Home » MOODS OVER A SEPTEMBER MOON PART VIIII

MOODS OVER A SEPTEMBER MOON PART VIIII

THE WINDOW

Boy Looking out the Window
 

I sit by the window, lonely. Below, I watch the cars roll by. I see families on their way to, perhaps, a thousand different places. Being Saturday, the possibilities are endless. I raise the window a bit, to let in the cool autumn air. Although mixed with elements from motorized vehicles, it’s still refreshing.

I hang my head out the window just enough so that I could see the intersection, where west meets north. I watch the turning of stoplights, from yellow to red to green, oh, at least thirty or forty times. Subconsciously, I’m taking a survey, seeing how many cars with children turn onto the northbound. Out of these, I wonder how many are going to the Fall Festival, up at Hansen Park Stadium. Big event. Arts and Crafts, food booths, petting zoo, pie-eating contests and everything. Maybe next year, we can go. Maybe.

I pull my head back in, close the window. Enough is enough. I need some distraction, that’s what I need. I pull a book from my collection, The Great Gatsby.  After a few pages, I put it down, realizing that I’m not in the mood reading about the privileged, the upper class, the elite. I pull Grapes of Wrath, a much better read at the moment. Something I could better relate to, I suppose.

I pull my head back in, close the window. Enough is enough. I need some distraction, that’s what I need. I pull a book from my collection, The Great Gatsby. After a few pages I put it down, realizing that I’m not in the mood reading about the privileged, the upper class, the elite. I pull Grapes of Wrath, a much better read at the moment. Something I could better relate to, I suppose.

It’s getting dark now. Dad’s still not home, hadn’t called. I wonder about what Trish said earlier. I don’t believe her, not to say she’s lying, but she’s probably misinformed, that’s all. No way Dad could be seeing another woman. Still, I wonder why he hadn’t come home the last two nights. All right, I needn’t worry. He’ll walk in any moment with a reasonable explanation, and then, Mom would come out of the bedroom happy again.

Dad will probably have a bunch of money to give her, tell her to order pizzas and fried chicken and a few six packs of soda pop. Maybe tell Lenny, if he’s home by then, to run to the all-night bakery down the street and pick up a pie for dessert. Apple would be nice. Heck, we’ll have a party.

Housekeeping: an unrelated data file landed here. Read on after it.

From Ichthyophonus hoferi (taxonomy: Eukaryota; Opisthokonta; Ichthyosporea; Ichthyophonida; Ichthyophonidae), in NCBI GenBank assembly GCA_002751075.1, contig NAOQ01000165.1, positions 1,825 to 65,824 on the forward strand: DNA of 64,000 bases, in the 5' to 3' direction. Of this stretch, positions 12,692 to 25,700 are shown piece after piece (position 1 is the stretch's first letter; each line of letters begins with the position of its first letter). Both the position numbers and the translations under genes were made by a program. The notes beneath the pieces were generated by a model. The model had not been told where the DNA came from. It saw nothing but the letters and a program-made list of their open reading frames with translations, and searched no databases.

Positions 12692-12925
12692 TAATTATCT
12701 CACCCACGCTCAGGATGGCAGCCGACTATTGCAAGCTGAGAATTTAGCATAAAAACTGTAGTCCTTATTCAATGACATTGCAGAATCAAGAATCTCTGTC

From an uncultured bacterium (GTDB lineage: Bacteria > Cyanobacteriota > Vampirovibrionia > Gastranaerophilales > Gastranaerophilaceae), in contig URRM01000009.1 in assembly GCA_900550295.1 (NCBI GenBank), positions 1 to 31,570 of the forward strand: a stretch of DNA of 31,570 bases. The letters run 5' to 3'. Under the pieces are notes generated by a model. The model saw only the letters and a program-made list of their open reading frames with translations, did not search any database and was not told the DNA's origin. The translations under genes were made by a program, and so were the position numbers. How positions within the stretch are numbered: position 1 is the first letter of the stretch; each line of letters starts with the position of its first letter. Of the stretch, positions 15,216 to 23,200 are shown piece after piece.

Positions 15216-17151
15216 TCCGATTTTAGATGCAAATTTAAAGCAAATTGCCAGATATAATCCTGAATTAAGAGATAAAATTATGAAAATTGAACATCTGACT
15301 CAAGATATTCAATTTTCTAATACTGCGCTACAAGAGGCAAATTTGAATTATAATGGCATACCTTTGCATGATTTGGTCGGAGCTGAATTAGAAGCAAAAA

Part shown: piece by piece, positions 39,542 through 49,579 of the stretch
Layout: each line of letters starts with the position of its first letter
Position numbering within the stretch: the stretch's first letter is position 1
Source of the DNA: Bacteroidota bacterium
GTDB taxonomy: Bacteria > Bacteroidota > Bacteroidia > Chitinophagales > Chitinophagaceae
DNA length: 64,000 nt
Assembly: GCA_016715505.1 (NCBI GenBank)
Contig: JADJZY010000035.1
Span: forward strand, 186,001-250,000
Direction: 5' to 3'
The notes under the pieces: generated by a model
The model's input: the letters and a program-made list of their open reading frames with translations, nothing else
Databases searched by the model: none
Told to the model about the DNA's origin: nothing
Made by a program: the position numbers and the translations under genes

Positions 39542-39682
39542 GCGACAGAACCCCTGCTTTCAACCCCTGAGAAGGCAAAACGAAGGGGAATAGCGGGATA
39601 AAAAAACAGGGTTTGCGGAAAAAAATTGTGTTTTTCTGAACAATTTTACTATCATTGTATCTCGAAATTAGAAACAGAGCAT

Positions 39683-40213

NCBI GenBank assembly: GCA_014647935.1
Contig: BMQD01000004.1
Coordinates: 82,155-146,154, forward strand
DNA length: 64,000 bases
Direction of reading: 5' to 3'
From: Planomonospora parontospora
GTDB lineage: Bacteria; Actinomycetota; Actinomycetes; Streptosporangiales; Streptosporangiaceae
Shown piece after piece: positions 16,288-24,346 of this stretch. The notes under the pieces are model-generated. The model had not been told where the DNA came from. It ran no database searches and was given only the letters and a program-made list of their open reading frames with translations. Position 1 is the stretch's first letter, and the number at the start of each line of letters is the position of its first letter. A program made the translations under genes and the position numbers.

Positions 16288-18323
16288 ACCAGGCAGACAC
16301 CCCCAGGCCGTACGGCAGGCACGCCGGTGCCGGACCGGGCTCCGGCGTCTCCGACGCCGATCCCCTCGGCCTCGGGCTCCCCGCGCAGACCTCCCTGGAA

America – “Lonely People”

Time passes, it’s getting darker. I look out the window. Families from the Fall Festival are passing below, helium-filled balloons rising toward the moon.

I’m getting really hungry now, the last good meal I had was, oh, let me think—four nights ago—the night Mom made mashed potatoes with hamburger meat gravy and string beans. She was in a better state then, her cooking skills honed, her love for us unconditional. She hugged us, one at a time, said she loved us, then cleared the table, washed the dishes and joined us in the living room to watch a bit of television. I don’t even know what was showing, it didn’t matter, what mattered was having Mother, alive and well, next to me on the couch.

Lenny, lately the rebellious one, stayed home with us, acting like the son, the brother. With clear eyes he worked on a new drawing, another Dean Martin for Mom, this time though, with Jerry Lewis, the both of them tap dancing on what looked like a floor of ice. Wendy, unbelievable. She parted with her Cindy Doll as she held Mom’s hand throughout the night. Had Trish put the doll up on the closet shelf. Unbelievable. Oh, what a wonderful night it was.

The clock is ticking much too loud. I dare look at it, because if I do, I may realize the truth, shatter my hopes of having a nice supper of pizza and fried chicken with my family.

I sit and stare at the portrait on the wall, just above the television. Four children, posed in pastel, two parents, well postured and proud. Easter, six years ago. Stamped just below Wendy’s little booties, the date and time of our togetherness, unadulterated and real.

My eyes are getting heavy; I’m sinking quickly into the folds of unconsciousness. The family portrait is melting, resembling a bowl of Neapolitan ice cream left in the heat. We’re becoming a swirl, a few swipes against the canvass. And then, darkness.  Dreams come; again, I’m taken to a different place, a different time. I see towering pillars, white marbled buildings. Walking around with aim and purpose, long-robed men with white flowing beards, women toting baskets.

Mother is calling my name, her voice so strong, so real. I’m lost in the crowd, people shuffling all around. Strangers all, they pass through me, I’m nothing to them. Mother’s voice is fading, I run frantic through the street, in search for her. Children laughing, mocking me, they know I’m not one of them.

I look ahead. In the distance, seven hills. I know that is where I must go. But something is pulling at me, holding me back. The laughter is louder, the mocking more severe. I try to run, I fail. And now, I’m awake again.